These comparison values are off by a fair margin.

    $2000 is an extremely high price for a slave. The average slave price in 1860, at the height of the cotton boom, was around $800. A slave with an extremely valuable skillset might be worth $2000 in 1860, but it would have been far from the norm, and only paid because the money which could have been earned from the slave (directly or indirectly) was worth more than that. The workers in the cotton mill were not skilled labour anywhere near the value of the kind of slave who would earn $2000 - an extremely skilled blacksmith might be close to that value, but not in a factory system where there's a breakdown of tasks. And actual cotton workers in mills (not iron workers supporting cotton production) were often women and children, who would be cheaper than the average slave price. (And yes, slaveowners made those kinds of calculations).

    Of course, 1860 was very much the peak price of the cotton boom, coming at the end of almost two decades of growth. Cotton prices were due for a major slump post 1860, which they did as soon as the ACW was over. Slave prices would fall with them, as would other later costs, which is why the $2000 price in 1860 isn't a useful comparison for wage costs in the 1870s.

    I don't have time to dig out Starobin's actual numbers at the moment (though if you search previous posts I've made on the subject, I've quoted them before), but in general he found that slave labourers in manufacturing were significantly cheaper per year than free workers. The value of the purchase price needs to be considered, but slaves still worked out cheaper in the long run. And for the short run, slave labour in urban manufacturies was often rented rather than purchased outright, with the rental costs still being cheaper than free labour.

    Slaves could be and were insured too, by the way, which goes into the risks of industrial accidents above.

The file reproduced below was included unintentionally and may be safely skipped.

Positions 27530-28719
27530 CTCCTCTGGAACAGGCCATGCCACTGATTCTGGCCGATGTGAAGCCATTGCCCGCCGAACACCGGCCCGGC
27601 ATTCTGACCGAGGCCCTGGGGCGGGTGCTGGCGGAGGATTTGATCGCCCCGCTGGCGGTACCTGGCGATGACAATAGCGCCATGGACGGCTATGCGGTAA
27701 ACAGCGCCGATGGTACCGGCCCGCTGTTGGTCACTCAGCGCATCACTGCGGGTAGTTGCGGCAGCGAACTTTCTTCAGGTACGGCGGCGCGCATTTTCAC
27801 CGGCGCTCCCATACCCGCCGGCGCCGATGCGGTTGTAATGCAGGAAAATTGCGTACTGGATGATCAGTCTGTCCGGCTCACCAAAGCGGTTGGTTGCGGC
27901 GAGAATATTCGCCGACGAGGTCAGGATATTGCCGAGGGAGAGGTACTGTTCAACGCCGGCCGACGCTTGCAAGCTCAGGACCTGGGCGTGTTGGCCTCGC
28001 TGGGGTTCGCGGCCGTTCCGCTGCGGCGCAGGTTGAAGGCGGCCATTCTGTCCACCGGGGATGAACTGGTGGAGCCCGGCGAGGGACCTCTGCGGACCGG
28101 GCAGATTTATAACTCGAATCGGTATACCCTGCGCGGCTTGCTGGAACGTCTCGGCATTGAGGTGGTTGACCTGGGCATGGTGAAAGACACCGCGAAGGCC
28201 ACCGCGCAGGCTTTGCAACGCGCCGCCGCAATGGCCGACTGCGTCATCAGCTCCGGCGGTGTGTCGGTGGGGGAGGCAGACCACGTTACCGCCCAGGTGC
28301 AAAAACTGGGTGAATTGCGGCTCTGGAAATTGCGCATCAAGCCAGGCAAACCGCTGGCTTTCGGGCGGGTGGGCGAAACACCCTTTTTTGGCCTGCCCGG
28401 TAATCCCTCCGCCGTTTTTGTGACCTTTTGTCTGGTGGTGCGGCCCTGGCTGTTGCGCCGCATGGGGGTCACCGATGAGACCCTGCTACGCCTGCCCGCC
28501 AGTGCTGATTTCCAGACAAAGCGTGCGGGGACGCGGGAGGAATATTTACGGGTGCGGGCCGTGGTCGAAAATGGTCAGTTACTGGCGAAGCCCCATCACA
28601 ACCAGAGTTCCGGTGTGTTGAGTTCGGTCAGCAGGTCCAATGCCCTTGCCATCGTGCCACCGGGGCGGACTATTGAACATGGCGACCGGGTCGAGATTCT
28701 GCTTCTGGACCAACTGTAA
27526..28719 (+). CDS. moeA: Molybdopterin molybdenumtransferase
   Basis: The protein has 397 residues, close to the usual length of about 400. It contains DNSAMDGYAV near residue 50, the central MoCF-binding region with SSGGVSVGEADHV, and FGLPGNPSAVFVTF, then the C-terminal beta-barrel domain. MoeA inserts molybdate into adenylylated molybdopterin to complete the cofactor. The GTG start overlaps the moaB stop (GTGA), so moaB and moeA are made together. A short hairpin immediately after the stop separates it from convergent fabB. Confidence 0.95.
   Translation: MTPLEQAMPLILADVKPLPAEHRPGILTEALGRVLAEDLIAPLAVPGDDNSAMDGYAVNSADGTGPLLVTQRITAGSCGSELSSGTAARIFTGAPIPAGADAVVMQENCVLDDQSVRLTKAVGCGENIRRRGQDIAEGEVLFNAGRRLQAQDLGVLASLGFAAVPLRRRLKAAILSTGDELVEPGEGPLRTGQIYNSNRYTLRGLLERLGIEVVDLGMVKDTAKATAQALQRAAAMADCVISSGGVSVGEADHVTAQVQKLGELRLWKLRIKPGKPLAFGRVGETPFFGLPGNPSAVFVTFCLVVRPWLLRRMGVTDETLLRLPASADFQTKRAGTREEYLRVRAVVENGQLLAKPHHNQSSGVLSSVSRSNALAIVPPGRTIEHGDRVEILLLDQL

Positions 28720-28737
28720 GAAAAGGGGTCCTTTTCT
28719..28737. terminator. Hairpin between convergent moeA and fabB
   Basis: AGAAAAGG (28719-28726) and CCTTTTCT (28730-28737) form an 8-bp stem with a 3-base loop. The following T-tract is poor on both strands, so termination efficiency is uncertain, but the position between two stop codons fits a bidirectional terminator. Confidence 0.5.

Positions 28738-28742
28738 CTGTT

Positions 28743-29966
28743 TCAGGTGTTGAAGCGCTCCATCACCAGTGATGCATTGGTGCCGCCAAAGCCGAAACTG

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  14. funnyhat Well-Known Member

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    The initial price will be paid off, but you still have the expenses of the food, clothing and shelter which you provide throughout the slave's life. It's never pure profit. (Also, I guess some slaves got paid, since they purchased their freedom?) I'm not sure if the math ultimately works out - if it does, it takes a very long time for it to do so. But being able to control your labor source and force it to work in horrible conditions (especially in places like the Caribbean) tips the scales.
     
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  15. marathag Kicked

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    From https://www.measuringworth.com/slavery.php
    Those who have researched slave prices have discovered that a large number of additional variables went into the determination of the price of any particular slave at a particular point in time. A premium was paid if the slave was an artisan -- particularly a blacksmith (+55%), a carpenter (+45%), a cook (+20%), or possessed other domestic skills (+15%). On the other hand, a slave's price was discounted if the person was known to be a runaway (-60%), was crippled (-60%), had a vice such as drinking (-50%), or was physically impaired (-30%). In general, the discount for each of the slaves was slightly larger for females than for males.8. The prices presented above are average prices for the slaves transacted in a given year.